When all was said and done, it was interesting to not only think about the titles that did and didn't make it, but also about the tremendous amount of work that goes into making these selections. It's so easy to criticize, but the awards process is much more complicated than anyone knows. I haven't served on a committee, but it was interesting to listen to my roommates who were talk about the process a bit. These folks deserve so much credit for their work.

I did one last walk through the exhibits before heading back to my room on Monday. I debated making it to the Morris/Non-Fiction reception, but I couldn't do it. In retrospect I regret that a little, but I'm eager to see Corey speak at the Printz reception in Anaheim this June. So instead of the reception, I spent most of the day in my hotel room and most of it in the afternoon with the lovely Liz, catching up. Despite rooming together, we probably saw one another a total of ten minutes or so.

All in all, this was a fun and potentially life/career-changing conference. Like last year's ALA and Kid Lit Con, I got so much out of it because it was so much about talking with other people. I have had some really amazing opportunities come out of this conference -- definitely things that were entirely unexpected -- and I'm walking away feeling really re-energized about books and my passion for reading and talking about them.

I'm wrapping up with this as sort of a teaser to a post I have planned for Friday about something that's been bothering me (and something over which I have guilt and angst). I had a really neat reading experience at the same time as this conference, and it all reminded me of the fact books and reading are important. They need to continue being talked about and advocated for. As much as we continue to push for technology, we can't forget the value and power found in reading a book, regardless of format. Words and stories matter immensely.




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Tuesday, January 24, 2012

Midwinter 2012

Kelly convinced me to go to Midwinter this year, and I'm so glad she did - it was by far the most enjoyable conference I've been to. Highlights included seeing Kelly and Janssen, who I had not seen in person since BEA in May of 2011, YALSA trivia (where I contributed nothing, but I'm OK with that), chatting with a very cool editor about books over lunch, a fantastic Little Brown preview breakfast (bacon...and books), a terrific Scholastic preview full of reader's theater and genuine syllabub, and meeting a bunch of librarians who I had previously only known through Twitter. (Spoiler: none of them tried to kill me.)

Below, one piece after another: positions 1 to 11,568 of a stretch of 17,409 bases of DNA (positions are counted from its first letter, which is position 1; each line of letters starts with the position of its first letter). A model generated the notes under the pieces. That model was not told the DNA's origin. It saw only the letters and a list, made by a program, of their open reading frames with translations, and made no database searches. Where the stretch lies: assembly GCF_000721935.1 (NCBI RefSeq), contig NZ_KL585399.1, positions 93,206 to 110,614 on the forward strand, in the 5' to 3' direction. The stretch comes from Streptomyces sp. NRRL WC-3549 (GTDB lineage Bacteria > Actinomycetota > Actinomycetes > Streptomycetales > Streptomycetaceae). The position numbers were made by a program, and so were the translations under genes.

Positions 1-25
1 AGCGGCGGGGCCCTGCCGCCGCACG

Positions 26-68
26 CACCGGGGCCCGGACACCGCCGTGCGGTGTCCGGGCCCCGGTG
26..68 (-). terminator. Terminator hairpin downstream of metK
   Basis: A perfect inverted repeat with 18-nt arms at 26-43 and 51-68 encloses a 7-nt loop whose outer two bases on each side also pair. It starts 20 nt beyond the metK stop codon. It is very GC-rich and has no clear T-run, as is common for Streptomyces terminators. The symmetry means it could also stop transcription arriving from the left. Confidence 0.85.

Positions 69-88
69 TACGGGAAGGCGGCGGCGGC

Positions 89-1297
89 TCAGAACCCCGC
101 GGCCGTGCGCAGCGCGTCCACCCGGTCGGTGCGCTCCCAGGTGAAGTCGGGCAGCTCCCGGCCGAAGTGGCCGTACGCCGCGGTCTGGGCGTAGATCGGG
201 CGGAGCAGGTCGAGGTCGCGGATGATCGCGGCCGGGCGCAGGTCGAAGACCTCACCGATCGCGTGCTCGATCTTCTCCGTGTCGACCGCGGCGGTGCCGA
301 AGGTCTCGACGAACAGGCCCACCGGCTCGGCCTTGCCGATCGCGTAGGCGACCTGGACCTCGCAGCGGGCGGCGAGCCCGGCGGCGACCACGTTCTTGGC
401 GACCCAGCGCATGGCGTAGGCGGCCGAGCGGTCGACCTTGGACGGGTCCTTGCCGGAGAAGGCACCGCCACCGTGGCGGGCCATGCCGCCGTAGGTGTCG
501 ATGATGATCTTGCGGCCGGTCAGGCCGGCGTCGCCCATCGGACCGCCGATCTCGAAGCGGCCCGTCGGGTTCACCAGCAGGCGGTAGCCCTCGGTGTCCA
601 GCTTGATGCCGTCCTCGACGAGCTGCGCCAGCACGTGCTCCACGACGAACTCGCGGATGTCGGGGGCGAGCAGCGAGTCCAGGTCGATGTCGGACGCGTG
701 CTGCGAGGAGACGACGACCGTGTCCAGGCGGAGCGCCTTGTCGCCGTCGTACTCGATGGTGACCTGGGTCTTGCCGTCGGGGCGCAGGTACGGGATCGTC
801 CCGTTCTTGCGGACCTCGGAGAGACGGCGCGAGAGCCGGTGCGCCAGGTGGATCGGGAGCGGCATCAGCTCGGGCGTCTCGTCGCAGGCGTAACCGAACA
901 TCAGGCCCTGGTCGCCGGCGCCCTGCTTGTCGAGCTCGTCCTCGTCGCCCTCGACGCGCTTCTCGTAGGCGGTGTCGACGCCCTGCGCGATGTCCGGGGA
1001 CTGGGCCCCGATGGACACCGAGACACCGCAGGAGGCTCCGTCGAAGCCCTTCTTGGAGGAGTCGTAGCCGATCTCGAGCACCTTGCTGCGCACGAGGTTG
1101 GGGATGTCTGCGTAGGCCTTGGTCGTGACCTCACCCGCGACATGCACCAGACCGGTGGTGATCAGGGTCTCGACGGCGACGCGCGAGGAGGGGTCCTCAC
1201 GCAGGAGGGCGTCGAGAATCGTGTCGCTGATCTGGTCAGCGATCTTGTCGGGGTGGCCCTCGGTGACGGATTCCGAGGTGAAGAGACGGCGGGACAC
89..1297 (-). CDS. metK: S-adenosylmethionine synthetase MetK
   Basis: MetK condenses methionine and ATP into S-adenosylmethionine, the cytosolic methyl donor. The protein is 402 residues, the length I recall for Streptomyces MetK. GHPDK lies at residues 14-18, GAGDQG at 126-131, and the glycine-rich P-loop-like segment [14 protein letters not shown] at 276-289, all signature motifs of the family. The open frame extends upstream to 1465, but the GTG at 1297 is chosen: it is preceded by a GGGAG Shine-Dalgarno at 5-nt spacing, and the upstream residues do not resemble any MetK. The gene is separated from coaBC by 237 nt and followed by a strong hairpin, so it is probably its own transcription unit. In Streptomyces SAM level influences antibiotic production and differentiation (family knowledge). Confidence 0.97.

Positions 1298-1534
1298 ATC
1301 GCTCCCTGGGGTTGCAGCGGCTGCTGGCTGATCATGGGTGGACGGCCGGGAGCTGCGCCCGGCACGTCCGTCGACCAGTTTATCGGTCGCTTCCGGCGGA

I'm going to leave the more in-depth conference review to Kelly and just discuss a few of the books I picked up. I've learned to be more selective in my choices. The first conference I went to I was just so gobsmacked by the "free books" that I was more than a little grabby. I've learned better, and I'm glad I have. The stack I brought home is made up entirely of books I am excited to read. Links lead to Goodreads.


The List by Siobhan Vivian
The only contemporary on my list! I'm very picky about the contemporary books I read. I need a very strong hook, and this one has it: each year, a list with the "prettiest" and "ugliest" girls in each grade is put up at a high school. Plus, Kelly thinks it's terrific and the author is just so nice. (Yes, I know niceness does not indicate talent, but it does make me feel more favorable about the book anyway.)

Shadows on the Moon by Zoe Marriott
I've become a huge fan of Candlewick lately. I think their selections are almost universally examples of good writing, even if the subject matter is not really up my alley. This one, of course, is perfect for me: an Asian re-telling of Cinderella with a different kind of magic. I like Marriott's blurb on the back: "I never liked Cinderella as a little girl. She seemed like the worst kind of wimp to me, and I hated the fact that she needed someone else to rescue her." Fairy tale re-tellings never go out of style - I would say they are "story templates" and almost all literature owes a debt to them.

I Hunt Killers by Barry Lyga
This is supposed to be "Dexter for teens." It's also my first Barry Lyga. I don't know how I feel about Dexter for teens, but I do like thrillers and murder mysteries, and I certainly like the fact this is in third person past tense.


There Is No Dog by Meg Rosoff
God is a teenage boy named Bob. "Every time he falls in love, Earth erupts in natural disasters." Sounds pretty funny to me.

172 Hours on the Moon by Johan Harstad
Three teens are sent by NASA on a voyage to the moon. Terrifying things ensue. I've heard that this one is scary enough to keep readers up at night. Teen horror novels usually have just the right amount of creepiness for me. Adult horror novels? Too much.

Long Lankin by Lindsey Barraclough
Another creepy title, this time from Candlewick. In case you're unaware, this is where the book gets its title

 
The Book of Blood and Shadow by Robin Wasserman
A thriller about a girl who sets out to prove her boyfriend is not a murderer. Her quest takes her to Prague and gets her involved with a secret society and conspiracies and lots of other fun stuff. This has been billed as similar to The Da Vinci code, but it seems much darker.

The False Prince by Jennifer A. Nielsen